Richards column: A Yucatan mission
When I was a child, my parents often thrilled us with stories of their many adventures when they lived in Africa. They were married in Casablanca, Morocco, North Africa during World War II, during which period my mother was an Army nurse while my father played in the Army band.
It was not until 2005 and 2006 that I had the opportunity to visit that vast continent, traveling throughout Zimbabwe, Zambia and the Congo for the purpose of training pastors in various cities.
My interest in missions stems from the influence of my parents, both of whom were strong supporters of missions, especially in other counties.
This July, my wife, Debbie, and I went to the Yucatan, Mexico, in order to preach in various churches and help with the establishment of a new seminary, Yucatan Seminary, in Cenotillo, Mexico.
There are several ways to get to Merida, where we stayed for the majority of our time there. Some prefer to fly to Cancun, which is on the eastern shore of the Yucatan, not too far from Cuba, and then take a four-hour bus trip to Merida. Since there is not a direct flight into the city, we opted for the Charlotte-Houston-Merida route, which actual flying time is only about five hours. We had lived in Dallas for several years, and it was a refreshing experience to be back in the state once again, though only in an airport.
Our hosts were Gene and Sonya Kim, who own houses in both Concord and Merida. Both born in Korea, they came to the Concord area several years ago after selling a business in Hong Kong. About 15 years ago, they moved to Merida, which is now a thriving city of over one million.
In 2008, Gene asked an architect to draw up plans for a new seminary, which he envisioned would be located in Cenotillo, approximately eighty miles southeast of Merida. Yucatan Seminary is now completed after two years of construction, and is a most impressive structure. Applications are already being taken for those who qualify and feel called into Christian ministry to enable them to more effectively minister to those throughout the Yucatan and Mexico.
Since I have been a pastor and involved with theological education for many years, I have been able to help primarily with the curriculum as well as other administrative matters.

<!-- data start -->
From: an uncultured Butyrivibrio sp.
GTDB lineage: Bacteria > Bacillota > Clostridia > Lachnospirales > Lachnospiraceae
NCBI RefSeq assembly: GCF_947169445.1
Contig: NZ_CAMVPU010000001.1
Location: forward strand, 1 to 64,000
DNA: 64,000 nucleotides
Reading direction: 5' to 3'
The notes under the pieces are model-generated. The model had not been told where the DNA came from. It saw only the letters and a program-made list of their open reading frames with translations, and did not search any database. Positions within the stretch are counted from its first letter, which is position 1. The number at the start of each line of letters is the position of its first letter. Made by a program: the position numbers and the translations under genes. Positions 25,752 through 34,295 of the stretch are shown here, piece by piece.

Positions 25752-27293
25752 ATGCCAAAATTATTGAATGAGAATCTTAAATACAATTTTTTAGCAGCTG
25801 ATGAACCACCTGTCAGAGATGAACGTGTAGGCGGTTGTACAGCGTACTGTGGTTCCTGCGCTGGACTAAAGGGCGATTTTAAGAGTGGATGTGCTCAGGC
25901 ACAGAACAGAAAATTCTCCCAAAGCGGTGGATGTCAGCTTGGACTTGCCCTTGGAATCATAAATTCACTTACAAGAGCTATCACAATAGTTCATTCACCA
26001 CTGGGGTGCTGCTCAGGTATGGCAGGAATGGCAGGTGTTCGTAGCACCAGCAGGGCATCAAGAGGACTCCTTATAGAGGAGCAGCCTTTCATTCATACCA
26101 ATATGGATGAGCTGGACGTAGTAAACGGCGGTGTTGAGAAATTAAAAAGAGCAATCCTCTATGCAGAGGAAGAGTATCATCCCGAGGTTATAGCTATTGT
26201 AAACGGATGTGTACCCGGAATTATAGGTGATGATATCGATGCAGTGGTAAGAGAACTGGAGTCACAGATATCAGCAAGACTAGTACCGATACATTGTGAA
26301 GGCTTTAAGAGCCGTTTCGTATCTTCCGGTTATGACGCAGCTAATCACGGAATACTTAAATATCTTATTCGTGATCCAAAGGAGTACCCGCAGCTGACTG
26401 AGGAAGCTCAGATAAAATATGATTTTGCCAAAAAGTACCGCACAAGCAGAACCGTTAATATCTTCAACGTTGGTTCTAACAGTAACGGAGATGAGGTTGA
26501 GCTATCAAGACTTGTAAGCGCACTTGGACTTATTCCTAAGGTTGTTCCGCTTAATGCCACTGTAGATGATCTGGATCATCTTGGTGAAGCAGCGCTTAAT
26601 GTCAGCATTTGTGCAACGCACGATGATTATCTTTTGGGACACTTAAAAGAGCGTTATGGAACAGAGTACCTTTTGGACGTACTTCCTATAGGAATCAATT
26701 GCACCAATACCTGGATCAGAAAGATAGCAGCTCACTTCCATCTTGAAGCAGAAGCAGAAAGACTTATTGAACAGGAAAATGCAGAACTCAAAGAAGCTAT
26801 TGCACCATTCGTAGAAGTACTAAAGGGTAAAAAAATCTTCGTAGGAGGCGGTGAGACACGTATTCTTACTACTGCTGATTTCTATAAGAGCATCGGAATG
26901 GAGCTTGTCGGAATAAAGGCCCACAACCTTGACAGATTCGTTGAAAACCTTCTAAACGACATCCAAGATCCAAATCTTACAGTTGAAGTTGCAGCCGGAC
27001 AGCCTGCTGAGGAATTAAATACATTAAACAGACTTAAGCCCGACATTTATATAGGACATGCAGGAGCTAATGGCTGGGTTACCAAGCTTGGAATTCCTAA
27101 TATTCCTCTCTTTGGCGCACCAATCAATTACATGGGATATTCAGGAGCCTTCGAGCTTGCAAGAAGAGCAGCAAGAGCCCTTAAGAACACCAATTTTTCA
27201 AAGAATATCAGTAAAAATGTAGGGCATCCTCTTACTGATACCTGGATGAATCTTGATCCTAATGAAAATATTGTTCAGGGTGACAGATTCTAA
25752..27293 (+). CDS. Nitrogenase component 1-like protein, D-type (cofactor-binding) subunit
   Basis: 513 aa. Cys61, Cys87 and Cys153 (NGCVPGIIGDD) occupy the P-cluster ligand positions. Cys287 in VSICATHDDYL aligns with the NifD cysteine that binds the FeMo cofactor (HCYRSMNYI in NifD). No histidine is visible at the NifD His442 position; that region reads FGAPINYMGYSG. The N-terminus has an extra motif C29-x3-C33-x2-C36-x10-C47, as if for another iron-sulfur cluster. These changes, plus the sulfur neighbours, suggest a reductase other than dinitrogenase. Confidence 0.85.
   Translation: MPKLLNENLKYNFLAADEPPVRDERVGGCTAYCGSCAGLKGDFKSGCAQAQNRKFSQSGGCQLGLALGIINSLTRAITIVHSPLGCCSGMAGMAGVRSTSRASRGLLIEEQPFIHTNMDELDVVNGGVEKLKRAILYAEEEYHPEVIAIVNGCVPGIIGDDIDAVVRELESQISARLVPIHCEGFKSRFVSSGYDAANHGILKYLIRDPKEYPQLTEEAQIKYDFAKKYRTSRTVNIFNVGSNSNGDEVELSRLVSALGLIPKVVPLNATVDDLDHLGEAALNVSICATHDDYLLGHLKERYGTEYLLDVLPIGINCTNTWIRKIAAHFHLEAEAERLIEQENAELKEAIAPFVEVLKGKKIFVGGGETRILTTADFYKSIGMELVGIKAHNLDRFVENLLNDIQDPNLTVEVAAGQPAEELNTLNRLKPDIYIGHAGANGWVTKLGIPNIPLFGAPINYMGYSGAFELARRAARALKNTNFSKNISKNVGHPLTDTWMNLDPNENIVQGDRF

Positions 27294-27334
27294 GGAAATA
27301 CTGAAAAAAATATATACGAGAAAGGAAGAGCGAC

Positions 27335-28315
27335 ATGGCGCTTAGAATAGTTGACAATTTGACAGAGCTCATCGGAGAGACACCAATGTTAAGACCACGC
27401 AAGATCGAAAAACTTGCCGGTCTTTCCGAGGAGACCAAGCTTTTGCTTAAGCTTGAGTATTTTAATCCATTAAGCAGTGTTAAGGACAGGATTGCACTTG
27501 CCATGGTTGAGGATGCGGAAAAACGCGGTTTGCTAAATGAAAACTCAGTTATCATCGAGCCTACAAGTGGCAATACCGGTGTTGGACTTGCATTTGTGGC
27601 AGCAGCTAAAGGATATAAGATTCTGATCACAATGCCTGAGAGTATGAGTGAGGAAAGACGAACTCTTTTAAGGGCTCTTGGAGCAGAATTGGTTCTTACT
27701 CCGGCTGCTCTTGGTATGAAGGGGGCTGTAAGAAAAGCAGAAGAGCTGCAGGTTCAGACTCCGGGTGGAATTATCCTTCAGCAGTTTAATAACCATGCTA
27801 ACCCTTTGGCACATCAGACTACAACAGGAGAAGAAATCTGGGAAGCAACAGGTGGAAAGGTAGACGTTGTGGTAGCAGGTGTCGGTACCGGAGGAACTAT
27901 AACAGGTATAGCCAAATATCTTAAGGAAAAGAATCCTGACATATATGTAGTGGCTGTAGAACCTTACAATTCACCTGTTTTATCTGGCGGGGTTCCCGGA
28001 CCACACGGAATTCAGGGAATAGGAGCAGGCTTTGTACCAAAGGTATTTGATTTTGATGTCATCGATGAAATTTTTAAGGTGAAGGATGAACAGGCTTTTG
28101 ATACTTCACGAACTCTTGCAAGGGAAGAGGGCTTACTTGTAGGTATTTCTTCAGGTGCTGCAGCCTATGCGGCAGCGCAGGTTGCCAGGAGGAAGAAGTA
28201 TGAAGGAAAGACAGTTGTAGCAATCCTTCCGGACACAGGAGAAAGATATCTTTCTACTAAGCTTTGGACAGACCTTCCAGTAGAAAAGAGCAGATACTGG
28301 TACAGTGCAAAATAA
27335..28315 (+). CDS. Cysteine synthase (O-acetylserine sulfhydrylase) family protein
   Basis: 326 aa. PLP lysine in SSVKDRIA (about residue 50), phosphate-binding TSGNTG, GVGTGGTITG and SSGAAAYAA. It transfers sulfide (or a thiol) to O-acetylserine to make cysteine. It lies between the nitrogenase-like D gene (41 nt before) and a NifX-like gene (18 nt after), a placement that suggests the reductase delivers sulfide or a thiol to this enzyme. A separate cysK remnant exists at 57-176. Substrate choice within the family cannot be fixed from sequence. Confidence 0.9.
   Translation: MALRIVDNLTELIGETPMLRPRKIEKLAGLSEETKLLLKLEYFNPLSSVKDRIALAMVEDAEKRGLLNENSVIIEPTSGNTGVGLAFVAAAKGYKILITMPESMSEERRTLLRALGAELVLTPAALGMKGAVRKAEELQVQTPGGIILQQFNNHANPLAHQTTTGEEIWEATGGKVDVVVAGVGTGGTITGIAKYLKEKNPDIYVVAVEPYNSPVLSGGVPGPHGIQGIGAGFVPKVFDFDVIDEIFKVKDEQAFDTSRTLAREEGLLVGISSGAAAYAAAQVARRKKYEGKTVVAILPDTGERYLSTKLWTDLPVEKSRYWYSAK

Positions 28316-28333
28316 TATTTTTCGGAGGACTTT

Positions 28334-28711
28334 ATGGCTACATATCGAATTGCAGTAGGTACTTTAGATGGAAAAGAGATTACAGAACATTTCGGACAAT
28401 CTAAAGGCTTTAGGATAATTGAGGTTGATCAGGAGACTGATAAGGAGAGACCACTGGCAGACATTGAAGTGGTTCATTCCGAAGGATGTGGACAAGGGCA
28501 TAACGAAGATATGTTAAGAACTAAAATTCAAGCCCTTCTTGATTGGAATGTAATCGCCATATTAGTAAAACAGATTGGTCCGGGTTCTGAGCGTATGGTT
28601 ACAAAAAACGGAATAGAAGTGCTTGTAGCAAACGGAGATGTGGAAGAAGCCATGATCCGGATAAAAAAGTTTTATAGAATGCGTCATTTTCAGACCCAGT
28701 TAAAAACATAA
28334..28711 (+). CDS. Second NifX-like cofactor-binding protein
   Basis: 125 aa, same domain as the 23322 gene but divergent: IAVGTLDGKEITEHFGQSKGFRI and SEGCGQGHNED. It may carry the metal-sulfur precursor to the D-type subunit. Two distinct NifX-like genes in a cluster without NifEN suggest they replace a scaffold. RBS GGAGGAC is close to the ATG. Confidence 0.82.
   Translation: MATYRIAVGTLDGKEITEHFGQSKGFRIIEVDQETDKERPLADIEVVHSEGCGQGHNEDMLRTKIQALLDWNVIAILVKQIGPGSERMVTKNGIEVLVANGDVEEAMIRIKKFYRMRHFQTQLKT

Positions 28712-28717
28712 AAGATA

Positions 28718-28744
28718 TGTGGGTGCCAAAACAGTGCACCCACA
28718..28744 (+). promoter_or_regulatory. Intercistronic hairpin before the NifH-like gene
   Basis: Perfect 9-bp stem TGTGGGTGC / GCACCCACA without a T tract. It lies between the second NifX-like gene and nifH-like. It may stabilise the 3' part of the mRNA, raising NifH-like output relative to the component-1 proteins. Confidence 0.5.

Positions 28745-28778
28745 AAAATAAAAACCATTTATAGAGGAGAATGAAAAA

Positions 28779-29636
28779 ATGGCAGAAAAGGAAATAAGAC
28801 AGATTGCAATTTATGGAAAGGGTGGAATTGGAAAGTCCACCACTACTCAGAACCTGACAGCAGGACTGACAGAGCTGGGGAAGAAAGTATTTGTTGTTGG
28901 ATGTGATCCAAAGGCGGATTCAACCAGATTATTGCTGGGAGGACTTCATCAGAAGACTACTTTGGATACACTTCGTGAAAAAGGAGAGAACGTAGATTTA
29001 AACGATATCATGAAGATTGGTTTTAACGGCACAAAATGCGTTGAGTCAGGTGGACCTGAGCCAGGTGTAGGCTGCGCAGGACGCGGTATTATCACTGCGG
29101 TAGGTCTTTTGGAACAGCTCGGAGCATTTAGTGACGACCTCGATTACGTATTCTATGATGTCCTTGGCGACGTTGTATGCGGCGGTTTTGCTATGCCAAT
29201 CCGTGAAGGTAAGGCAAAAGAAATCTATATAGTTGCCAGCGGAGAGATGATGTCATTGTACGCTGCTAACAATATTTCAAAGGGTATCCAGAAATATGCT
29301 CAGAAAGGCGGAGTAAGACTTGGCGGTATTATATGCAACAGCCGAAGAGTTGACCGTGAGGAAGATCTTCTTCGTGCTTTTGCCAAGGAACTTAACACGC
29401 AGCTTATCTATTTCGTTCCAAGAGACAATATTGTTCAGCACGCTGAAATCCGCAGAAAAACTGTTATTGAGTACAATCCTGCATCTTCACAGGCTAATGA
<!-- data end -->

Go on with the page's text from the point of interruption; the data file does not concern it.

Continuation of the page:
Life in the Yucatan is exciting! There are many fabulous pyramids throughout, and especially well-known are Chichen Itza and Uxmal. I am certain, though that there are cooler times of the year to travel there rather than in July. There were many days when we thought maybe we were in a perpetual sauna. Long sleeve shirts, sunscreen, and a good sun hat are a must there—especially in July.
Every Monday evening in the Merida square, young dancers entertain large crowds. Merida is a city of contrasts, with some sections looking somewhat like a third-world country and others offering such businesses as Porsche dealerships.
Most Mexicans are Roman Catholic, though various Protestant denominations are represented, especially Presbyterian.
I am ordained with the Associate Reformed Presbyterian Church and found that this denomination is well-represented there. I visited and preached in several churches which were mainly connected with the Presbyterian and Assemblies of God denominations. Their church services are enthusiastic with lively singing and inspirational messages. Their lives are difficult as unemployment is as high as eighty percent in some areas. But their faith and vitality are real and sustain them.
Outside the cities and villages, there is primarily jungle-like terrain, and, yes, there are pythons, boa constrictors, and jaguars there, though we did not see any. However, we did see many iguanas, which are quite friendly though somewhat fierce-looking.
We had somewhat of a dramatic experience in Cenotillo while we were eating a mid-afternoon meal. We heard Sonya scream, and all three of us rushed to see what was wrong, and were shocked to see a very large scorpion which had just stung her. Because Sonya was having symptoms from the sting, we took her to a medical clinic in the nearby town of Izamal. There she received medical attention, and was soon feeling better.
It had been many years since we had experienced real Mexican food. The first and last time was in Dallas, and the experience resulted in Debbie going to the emergency room from a reaction to the very spicy food. But this time was different. The Yucatan is heavily indebted to the Mayan influence which extends to the foods. Debbie especially enjoyed the lime soup, which contained chicken and vegetables. I enjoyed various pork dishes as well as the luscious mangoes and papayas. Two favorite drinks were the refreshing coconut milk and the tangy lemonade made from sweet lemons.
The Yucatan is a delightful place!
Dr. Jeff Richards lives in Salisbury.